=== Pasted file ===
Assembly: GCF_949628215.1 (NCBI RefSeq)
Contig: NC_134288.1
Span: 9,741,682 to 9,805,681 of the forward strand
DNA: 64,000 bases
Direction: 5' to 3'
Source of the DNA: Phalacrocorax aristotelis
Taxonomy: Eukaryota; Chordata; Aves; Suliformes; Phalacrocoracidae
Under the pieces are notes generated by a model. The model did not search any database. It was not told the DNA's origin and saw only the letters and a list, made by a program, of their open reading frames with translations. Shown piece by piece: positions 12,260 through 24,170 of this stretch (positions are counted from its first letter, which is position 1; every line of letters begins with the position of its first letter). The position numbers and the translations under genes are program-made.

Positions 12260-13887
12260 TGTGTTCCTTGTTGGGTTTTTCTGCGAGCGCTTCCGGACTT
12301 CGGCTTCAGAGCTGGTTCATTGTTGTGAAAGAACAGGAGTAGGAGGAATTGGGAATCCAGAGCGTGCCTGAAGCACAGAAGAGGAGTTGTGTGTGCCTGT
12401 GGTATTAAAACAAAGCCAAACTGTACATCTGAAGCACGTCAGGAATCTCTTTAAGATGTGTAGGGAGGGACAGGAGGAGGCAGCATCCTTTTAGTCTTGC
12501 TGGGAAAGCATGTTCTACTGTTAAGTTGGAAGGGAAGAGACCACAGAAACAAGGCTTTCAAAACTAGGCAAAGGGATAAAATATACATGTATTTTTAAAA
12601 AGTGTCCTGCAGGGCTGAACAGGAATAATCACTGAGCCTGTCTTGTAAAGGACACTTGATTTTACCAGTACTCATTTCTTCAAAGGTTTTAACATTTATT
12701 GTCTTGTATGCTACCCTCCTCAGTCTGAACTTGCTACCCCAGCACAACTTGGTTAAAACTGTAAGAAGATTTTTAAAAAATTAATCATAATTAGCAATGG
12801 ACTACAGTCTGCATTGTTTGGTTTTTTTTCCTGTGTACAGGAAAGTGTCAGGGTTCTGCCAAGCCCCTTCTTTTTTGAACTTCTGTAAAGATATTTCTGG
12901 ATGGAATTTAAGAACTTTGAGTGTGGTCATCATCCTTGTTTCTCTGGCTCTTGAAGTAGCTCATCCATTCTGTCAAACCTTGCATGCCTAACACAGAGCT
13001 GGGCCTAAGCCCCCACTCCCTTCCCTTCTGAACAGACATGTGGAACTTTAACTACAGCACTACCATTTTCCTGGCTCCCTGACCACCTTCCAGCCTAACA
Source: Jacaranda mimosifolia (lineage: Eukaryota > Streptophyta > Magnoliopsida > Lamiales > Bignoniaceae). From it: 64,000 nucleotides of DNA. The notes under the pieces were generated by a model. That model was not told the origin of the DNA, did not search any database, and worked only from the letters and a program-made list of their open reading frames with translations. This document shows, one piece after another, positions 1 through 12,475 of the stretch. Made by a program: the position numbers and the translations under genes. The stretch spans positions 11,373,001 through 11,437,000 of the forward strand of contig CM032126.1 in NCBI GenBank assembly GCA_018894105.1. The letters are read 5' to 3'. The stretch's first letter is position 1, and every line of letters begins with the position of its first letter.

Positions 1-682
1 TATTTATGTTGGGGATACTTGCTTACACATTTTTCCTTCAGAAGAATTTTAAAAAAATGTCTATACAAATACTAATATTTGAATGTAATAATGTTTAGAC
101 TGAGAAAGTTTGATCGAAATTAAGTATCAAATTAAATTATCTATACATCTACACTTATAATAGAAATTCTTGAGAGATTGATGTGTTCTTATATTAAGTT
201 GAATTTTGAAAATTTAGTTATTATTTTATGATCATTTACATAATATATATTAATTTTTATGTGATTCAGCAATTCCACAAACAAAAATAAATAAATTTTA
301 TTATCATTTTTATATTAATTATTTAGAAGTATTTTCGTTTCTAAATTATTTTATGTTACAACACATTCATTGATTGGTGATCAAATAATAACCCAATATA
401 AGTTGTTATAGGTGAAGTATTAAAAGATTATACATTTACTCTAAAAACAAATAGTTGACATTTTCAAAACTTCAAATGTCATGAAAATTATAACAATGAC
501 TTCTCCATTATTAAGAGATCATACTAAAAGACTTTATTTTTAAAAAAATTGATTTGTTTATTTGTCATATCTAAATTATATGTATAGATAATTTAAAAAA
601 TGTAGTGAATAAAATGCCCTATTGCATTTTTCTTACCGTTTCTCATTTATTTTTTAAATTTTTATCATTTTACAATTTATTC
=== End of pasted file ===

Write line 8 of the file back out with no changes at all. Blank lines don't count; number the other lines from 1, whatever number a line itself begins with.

Under the pieces are notes generated by a model. The model did not search any database. It was not told the DNA's origin and saw only the letters and a list, made by a program, of their open reading frames with translations. Shown piece by piece: positions 12,260 through 24,170 of this stretch (positions are counted from its first letter, which is position 1; every line of letters begins with the position of its first letter). The position numbers and the translations under genes are program-made.